If you’ve been using a PC for as long as me then you’d recall how it was possible to use the command line to send the output of a command to another device. In order for that to work, DOS (the operating system that was the foundation for many versions of Windows) had a bunch of reserved words that couldn’t be used as file names. And for four decades, those reserved names have persisted and can be a pain in the butt for anyone trying to move files around that are named according to those reserved words that no-one uses any more.
The whole mess was recently reported by @foone who discovered the bug while copying files from an NTFS partition mounted to a Linux system over to Windows 10. He goes into exhaustive detail about how these reserved words became part of Windows 10 even though Windows 10 is a descendant of Windows NT and not Windows 95 (which was a child of MS-DOS). Microsoft decided to retain these reserved words in the name of backwards compatibility.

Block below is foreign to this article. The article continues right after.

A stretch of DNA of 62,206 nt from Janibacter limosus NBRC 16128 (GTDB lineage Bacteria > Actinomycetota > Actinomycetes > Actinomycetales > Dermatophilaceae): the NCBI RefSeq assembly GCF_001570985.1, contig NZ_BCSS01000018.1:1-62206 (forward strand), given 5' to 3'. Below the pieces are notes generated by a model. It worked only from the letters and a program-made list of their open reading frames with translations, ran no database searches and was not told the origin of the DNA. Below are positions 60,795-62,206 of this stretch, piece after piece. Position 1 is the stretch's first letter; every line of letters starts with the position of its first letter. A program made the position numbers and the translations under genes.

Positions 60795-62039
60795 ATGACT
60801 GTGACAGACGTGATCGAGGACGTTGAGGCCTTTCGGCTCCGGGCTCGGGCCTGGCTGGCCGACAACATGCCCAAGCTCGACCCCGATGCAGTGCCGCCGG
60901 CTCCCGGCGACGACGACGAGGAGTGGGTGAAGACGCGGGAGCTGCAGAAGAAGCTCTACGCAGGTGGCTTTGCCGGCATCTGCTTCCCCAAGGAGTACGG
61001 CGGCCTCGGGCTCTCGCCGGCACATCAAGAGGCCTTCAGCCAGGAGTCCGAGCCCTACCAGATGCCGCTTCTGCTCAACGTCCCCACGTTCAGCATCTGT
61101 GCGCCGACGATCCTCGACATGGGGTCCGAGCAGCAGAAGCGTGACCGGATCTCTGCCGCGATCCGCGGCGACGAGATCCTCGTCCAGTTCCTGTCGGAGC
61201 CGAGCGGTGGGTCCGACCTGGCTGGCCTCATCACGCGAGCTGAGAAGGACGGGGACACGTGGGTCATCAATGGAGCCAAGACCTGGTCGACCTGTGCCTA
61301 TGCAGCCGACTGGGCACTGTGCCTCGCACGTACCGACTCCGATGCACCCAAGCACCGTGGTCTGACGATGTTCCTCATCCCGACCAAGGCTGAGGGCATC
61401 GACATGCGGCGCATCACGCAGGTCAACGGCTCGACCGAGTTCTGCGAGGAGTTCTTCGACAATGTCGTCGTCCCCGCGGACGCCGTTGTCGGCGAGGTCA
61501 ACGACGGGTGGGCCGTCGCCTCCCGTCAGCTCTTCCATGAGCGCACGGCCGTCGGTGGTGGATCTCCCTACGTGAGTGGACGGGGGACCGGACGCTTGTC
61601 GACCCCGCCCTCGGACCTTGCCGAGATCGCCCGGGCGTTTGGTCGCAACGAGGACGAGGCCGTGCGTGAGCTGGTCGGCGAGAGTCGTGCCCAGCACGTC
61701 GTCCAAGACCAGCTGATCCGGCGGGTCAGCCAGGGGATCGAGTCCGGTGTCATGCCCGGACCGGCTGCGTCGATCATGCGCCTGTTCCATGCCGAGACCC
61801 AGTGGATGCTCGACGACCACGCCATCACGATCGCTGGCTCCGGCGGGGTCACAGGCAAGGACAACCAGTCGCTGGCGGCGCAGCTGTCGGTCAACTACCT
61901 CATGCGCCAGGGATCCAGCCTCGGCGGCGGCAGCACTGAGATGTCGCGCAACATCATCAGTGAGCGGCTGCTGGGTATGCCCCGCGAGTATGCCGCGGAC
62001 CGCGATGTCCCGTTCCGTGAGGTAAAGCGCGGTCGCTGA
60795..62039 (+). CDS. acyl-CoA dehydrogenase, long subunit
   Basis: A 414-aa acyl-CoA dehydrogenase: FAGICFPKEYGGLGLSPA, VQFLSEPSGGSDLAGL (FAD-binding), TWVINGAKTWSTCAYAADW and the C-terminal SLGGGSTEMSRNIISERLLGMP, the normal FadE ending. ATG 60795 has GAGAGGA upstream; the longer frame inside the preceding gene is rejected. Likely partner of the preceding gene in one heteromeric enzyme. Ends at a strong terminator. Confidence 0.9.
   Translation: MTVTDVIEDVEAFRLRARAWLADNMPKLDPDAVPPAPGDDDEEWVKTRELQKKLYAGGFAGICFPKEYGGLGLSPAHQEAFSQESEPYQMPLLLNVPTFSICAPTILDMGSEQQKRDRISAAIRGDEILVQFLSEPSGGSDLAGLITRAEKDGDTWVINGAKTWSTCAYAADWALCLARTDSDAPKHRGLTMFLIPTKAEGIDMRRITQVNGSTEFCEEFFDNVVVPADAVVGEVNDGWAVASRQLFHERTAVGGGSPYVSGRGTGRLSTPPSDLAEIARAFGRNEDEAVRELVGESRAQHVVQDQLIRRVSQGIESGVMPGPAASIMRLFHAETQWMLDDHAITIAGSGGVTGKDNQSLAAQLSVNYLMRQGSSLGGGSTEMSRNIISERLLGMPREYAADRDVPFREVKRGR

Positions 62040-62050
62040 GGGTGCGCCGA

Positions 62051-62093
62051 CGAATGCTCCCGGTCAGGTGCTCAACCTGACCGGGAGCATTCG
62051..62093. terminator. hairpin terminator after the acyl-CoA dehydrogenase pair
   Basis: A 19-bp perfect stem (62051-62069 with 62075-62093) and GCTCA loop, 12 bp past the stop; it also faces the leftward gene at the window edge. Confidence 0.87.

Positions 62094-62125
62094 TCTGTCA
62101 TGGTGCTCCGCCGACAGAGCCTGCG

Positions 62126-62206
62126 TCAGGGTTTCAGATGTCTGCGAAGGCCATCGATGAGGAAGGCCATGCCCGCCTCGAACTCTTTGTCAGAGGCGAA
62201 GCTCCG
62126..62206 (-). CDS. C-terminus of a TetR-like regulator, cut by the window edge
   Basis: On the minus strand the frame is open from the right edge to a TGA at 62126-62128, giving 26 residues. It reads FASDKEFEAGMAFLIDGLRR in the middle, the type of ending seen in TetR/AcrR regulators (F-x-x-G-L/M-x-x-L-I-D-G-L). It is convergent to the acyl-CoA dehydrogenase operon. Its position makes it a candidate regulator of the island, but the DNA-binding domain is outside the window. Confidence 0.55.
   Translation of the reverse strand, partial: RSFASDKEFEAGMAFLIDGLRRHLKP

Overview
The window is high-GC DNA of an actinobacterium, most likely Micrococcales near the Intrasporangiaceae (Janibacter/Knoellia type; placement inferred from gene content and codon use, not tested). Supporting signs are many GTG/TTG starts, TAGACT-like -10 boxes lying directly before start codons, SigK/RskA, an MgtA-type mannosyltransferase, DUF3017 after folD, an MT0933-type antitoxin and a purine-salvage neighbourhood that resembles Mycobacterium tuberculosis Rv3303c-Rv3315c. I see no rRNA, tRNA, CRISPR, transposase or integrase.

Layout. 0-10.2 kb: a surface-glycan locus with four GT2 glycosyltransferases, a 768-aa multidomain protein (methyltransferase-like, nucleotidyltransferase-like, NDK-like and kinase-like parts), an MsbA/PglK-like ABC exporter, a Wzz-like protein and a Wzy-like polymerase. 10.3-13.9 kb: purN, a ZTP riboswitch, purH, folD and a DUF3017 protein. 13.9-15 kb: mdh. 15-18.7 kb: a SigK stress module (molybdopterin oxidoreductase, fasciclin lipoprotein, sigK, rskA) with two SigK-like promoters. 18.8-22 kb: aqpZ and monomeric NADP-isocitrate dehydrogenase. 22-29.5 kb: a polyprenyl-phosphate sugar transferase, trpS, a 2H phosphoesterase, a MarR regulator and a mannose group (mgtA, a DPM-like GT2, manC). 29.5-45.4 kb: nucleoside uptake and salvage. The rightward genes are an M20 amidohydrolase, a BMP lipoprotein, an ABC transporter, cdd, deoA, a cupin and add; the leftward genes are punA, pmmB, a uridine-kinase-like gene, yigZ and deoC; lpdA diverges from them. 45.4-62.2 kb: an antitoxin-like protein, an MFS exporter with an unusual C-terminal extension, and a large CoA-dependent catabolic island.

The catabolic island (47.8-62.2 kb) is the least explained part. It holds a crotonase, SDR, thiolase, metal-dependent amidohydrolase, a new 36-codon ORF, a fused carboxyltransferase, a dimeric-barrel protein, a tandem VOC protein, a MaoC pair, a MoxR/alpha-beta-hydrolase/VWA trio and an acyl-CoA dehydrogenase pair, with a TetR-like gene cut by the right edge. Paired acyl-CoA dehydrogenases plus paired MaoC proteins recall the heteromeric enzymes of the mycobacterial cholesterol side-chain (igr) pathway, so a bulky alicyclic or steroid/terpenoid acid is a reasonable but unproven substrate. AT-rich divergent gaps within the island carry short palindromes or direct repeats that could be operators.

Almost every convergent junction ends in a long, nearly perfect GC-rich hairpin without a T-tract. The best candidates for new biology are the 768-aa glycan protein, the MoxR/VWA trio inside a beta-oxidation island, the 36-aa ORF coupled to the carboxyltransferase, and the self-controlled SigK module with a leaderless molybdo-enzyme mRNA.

The offical list of reserved names that you cannot use for file names is CON, PRN, AUX, NUL, COM1, COM2, COM3, COM4, COM5, COM6, COM7, COM8, COM9, LPT1, LPT2, LPT3, LPT4, LPT5, LPT6, LPT7, LPT8, and LPT9. And it doesn’t matter whether you add a file extension to the names. So, CON.txt, CON.bmp or any other variant can’t be used. And these names are baked into the operating system source code. There’s no way around it.
Back in the day, these names were used as names for hardware devices. For example, if I wanted to send a file to my printer, I could enter something like
copy myfile.txt > LPT1
That would send the text file to the printer connected on my first parallel port (which was typically called LPT1).
@poone’s article goes into the history of how this came to be – it goes back to the days of CP/M and the earliest versions of DOS, from the days before graphical interfaces were commonplace.
Next time your IT department says they’ll take a week to fix a bug, remember that Microsoft has been hanging on to this nugget since before Luke met Han and rescued Leia and destroyed the first Death Star.